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Deficiency of a Gene May Increase Risk of Diabetes and Liver Cancer in Males

Sep 5, 2014
 

Why doesn’t this gene affect females in the same way?…

Michigan State University researchers have discovered that a deficiency in a certain gene may cause males to become more susceptible to type 2 diabetes and liver cancer. This may be part of the explanation as to why diabetes is thought to be a risk factor for development of liver cancer, as well as why liver cancer is 2-4 times more prevalent in males as compared to females. The gene is called NCOA5 and is found in both males and females, although due to the genes interaction with estrogen a female with a deficiency of this gene will not have the same risks. It has also previously been thought that this same gene comes with a protective function against both of these diseases for women.

This susceptibility was discovered in a mouse study which identified that 94% of the male mice with a NCOA5 deficiency had development of cells which could lead to liver cancer, specifically a type called hepatocellular carcinoma. During this study it was also discovered that 100% of the male mice which had a deficiency of this gene had some level of glucose intolerance, which could later develop into type 2 diabetes. The expression of glucose intolerance occurred before the development of cancer cells.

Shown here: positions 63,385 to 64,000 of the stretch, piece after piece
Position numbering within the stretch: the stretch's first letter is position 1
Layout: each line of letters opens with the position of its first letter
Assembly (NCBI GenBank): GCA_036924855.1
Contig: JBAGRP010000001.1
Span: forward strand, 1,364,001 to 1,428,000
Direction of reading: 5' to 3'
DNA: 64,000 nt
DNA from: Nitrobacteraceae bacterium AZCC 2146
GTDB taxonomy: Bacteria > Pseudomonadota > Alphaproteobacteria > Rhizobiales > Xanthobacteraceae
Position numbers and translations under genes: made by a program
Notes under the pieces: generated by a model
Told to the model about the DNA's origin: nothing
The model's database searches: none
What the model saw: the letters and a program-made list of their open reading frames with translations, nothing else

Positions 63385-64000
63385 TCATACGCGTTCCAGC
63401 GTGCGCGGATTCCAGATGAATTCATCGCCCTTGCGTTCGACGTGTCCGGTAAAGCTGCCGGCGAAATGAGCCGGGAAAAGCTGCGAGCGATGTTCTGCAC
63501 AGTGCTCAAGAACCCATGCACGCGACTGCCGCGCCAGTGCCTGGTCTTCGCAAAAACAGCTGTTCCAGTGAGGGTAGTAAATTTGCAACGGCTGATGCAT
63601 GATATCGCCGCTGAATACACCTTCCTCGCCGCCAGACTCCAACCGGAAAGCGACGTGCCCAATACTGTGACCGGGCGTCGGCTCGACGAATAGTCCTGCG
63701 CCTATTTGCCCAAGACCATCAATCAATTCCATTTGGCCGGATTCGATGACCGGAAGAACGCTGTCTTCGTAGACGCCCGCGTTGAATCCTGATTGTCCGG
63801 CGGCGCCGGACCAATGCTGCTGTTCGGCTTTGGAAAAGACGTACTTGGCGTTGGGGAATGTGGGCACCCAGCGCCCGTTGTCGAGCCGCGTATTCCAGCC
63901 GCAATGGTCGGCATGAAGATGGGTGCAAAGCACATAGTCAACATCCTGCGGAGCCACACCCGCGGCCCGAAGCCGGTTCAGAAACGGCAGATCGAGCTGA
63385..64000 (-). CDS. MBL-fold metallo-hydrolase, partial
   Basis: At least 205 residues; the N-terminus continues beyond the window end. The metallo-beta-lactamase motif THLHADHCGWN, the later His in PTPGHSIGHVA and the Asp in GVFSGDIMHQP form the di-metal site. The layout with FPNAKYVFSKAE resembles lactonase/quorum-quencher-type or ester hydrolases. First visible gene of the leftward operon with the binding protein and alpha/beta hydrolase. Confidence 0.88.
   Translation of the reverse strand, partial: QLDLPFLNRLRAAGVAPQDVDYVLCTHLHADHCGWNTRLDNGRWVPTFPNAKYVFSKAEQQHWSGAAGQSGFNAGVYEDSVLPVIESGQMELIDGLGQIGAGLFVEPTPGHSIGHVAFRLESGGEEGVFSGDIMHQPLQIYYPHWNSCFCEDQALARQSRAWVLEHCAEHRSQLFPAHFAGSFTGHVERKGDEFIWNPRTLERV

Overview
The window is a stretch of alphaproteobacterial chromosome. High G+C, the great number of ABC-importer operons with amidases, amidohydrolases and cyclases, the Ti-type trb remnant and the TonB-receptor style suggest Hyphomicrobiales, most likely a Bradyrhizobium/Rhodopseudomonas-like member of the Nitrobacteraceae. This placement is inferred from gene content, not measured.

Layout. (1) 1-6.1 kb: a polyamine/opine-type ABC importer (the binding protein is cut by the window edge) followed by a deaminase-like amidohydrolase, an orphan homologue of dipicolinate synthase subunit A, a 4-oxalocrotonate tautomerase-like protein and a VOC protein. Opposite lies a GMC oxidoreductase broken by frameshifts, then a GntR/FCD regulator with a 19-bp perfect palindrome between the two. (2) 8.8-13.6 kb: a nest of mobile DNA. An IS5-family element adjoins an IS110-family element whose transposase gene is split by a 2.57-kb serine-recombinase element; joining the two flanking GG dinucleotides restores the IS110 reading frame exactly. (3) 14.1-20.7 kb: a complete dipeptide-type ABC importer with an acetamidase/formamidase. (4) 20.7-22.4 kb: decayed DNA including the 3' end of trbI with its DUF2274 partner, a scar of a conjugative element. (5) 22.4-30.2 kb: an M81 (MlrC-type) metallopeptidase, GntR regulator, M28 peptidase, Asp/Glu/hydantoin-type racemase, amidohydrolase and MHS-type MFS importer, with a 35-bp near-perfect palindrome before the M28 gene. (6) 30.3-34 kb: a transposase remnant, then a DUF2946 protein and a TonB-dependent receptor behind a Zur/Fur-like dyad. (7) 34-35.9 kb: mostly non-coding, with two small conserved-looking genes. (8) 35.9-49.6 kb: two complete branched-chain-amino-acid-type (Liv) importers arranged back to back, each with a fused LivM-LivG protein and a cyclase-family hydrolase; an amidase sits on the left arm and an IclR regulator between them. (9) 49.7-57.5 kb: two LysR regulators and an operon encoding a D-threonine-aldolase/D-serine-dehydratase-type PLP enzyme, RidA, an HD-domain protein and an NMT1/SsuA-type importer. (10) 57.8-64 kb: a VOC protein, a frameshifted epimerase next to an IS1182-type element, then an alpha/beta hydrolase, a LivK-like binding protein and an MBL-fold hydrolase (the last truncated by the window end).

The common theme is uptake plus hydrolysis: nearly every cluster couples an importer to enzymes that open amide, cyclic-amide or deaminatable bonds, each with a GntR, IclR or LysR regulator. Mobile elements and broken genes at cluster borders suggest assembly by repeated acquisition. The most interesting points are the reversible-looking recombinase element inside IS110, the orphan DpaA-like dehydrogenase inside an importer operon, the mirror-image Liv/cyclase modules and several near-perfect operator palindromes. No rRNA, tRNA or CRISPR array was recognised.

With this new information, potential treatments need to be investigated regarding a way to reverse this deficiency in males in order to give them increased protection against development of these diseases.

Practice Pearls:

  • Deficiency of the NCOA5 gene in males has been found to increase the risk of developing type 2 diabetes and hepatocellular carcinoma.
  • Women do not have the same risks with this gene due to the gene’s interaction with elevated levels of estrogen.
  • In mice studies 100% of male mice with a NCOA5 deficiency had some level of glucose intolerance.

Cancer Cell, December 2013